Those of you familiar with Frolic know that we try our best to include early registrants, close supporters, and our amazing customers into the campaign and product development process.
Well, while we think customers are the best collaborators for innovation and co-creation, we also think creating our own little network of “feedbackers” just makes good sense (it’s certainly fun).
What better source to help design what our customers actually want, than actual customers, yeah?
We continue to learn a lot from some of our informal polling and decided to share portions of the results with the broader Frolic audience. But we also want to share how this input has already shaped (or changed) this campaign's interaction with our customers.
In this post (there will be more), we focus on two particular results we found interesting and highly influential on our storytelling strategy. Prior to the results, we had this whole fancy marketing plan in place about the stories we were going to share with our customers, but after hearing from our friends, the plan shifted (almost on its head).
What became clear (for this particular poll) was that when it came to the stories behind this campaign, the overwhelming majority (64%) want to hear the “story behind the artisans, regions, and products”. Up until this point, what we had lined up was going to focus largely on the “behind-the-scenes product hunt and cultural journey”...which came in dead last (7%).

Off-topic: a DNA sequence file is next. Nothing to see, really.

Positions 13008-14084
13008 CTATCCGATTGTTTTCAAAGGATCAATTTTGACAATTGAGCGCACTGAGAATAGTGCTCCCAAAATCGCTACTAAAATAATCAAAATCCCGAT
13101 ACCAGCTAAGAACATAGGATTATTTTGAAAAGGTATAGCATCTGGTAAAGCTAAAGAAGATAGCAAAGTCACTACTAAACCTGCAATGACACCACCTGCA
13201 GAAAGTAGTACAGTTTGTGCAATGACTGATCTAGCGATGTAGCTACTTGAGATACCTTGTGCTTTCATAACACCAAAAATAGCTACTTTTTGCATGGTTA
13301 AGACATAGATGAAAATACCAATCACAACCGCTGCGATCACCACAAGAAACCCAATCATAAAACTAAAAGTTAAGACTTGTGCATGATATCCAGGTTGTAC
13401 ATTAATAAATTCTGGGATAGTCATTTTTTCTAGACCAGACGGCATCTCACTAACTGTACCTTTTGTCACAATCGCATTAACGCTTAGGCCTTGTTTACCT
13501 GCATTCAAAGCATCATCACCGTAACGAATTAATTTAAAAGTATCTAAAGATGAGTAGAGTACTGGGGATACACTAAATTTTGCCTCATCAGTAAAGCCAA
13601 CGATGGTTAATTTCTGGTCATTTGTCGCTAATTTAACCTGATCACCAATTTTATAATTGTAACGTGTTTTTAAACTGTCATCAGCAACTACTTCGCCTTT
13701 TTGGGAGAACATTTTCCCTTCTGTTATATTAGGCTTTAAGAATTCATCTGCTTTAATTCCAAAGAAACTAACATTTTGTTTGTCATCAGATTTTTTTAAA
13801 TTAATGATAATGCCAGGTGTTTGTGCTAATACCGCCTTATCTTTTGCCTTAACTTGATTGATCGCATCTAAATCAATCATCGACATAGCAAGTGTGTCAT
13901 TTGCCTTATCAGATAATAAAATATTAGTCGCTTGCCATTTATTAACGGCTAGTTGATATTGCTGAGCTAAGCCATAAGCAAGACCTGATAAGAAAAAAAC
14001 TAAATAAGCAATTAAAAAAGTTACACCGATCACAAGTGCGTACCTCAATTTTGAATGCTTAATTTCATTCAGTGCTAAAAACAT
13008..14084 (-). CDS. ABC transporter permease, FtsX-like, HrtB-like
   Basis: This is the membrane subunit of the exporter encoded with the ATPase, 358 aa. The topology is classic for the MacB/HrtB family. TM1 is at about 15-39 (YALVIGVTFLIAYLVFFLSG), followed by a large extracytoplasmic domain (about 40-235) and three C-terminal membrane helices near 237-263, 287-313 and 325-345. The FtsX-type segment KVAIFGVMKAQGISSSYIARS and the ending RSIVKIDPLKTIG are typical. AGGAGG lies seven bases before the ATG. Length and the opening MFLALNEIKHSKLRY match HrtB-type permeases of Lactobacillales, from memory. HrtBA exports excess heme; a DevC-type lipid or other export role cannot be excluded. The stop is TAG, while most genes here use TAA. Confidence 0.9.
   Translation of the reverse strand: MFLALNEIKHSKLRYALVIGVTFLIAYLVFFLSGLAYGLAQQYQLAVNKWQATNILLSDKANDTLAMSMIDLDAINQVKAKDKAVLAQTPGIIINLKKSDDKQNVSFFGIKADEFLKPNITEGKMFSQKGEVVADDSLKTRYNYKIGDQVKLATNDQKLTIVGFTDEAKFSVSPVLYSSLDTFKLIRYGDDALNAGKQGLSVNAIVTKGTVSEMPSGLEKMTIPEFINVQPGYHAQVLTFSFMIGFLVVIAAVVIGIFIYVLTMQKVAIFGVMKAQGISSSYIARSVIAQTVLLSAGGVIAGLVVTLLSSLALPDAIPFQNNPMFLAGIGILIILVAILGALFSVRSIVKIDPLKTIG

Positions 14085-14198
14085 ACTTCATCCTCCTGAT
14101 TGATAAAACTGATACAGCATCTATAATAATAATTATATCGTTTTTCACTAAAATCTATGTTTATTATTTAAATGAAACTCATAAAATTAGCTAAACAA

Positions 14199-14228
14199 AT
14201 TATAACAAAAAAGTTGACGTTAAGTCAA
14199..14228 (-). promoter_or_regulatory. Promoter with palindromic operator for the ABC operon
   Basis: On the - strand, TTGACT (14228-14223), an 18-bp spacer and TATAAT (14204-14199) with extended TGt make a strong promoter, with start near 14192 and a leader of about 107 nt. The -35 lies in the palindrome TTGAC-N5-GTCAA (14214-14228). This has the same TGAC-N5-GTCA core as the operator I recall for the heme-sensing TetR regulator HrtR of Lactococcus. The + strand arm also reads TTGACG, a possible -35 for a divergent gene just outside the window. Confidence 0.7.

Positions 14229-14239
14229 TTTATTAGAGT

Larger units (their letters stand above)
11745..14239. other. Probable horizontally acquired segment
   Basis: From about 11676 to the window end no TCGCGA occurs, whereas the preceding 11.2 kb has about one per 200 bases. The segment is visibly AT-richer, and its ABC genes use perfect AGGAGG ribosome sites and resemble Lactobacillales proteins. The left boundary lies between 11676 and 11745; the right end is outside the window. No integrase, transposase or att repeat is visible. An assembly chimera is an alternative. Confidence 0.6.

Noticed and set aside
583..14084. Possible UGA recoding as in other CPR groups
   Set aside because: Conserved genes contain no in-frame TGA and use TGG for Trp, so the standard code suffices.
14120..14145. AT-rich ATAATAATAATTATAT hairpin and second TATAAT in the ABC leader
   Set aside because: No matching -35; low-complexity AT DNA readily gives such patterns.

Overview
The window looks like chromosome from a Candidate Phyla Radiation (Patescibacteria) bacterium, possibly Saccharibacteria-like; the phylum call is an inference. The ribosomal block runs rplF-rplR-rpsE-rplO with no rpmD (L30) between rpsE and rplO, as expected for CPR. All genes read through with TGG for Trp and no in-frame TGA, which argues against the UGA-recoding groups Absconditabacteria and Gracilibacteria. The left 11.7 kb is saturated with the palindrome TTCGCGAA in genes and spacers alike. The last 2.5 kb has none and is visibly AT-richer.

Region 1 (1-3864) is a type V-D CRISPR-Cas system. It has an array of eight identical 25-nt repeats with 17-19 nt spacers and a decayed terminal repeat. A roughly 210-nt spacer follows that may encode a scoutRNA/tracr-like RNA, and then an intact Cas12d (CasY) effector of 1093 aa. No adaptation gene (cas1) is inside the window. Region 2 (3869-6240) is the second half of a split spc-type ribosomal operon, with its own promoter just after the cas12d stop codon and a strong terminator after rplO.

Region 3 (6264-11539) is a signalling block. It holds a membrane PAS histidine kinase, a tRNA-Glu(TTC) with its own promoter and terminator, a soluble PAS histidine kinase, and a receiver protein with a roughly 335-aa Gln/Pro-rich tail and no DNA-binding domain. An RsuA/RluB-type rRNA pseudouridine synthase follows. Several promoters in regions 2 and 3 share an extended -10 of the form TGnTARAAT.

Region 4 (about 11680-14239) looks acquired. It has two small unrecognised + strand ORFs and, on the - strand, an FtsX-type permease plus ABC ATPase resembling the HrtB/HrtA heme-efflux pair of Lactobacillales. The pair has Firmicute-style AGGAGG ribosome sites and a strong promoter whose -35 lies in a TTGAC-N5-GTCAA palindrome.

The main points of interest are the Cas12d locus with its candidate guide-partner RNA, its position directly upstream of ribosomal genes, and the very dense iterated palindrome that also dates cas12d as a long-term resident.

What does this mean?
It’s still a work in progress, but now the plan is that when we post stories on our public blog, or to the insiders in the Frolic community, we have to elevate the personal stories of the people we work with in the region...and leave our opinions on how our world travels are going to plain old stupid social media.
So, we have made a few immediate changes and have some others in the works to better align with what you all want.
First, while most of the products come from Ghana, there are some from other countries in the region and we have decided to tag each box with a “country of origin” sticker so that you understand a bit more about the product’s journey. It’s an important detail.
Second, since our relationship with The Yonkofa Project first began in Ghana’s Western Region, we had originally named certain products using some Twi descriptors. But we have inserted the translations in the product descriptions so that you also learn a bit about the meaning behind the words. Frankly, we can’t believe we hadn’t thought of that before. Take for example, the orange bowls: We named them “Egya” (pronounced e-ja)...which means “fire” in Twi because they are an intense orange...but kinda super red...so it named itself, really. But to not share the meaning of “egya” with you would have fallen short of our mission.
So, even if you do not buy anything, we encourage you to browse each product to learn how to say words like “blue”, “banana”, and “family” in Twi!
Third, the feedback gives us the opportunity to not only share more about products, but help you get to know some of the amazing people we work with! So in addition to our typical shout out or support staff bio, we are going to try to dive deeper into the stories of the people involved in every aspect of this campaign and beyond (and trust us, there are a lot of people that play a part!
There are more changes to come, but we just wanted to share with you a bit on how your feedback has helped, and for that, we thank you!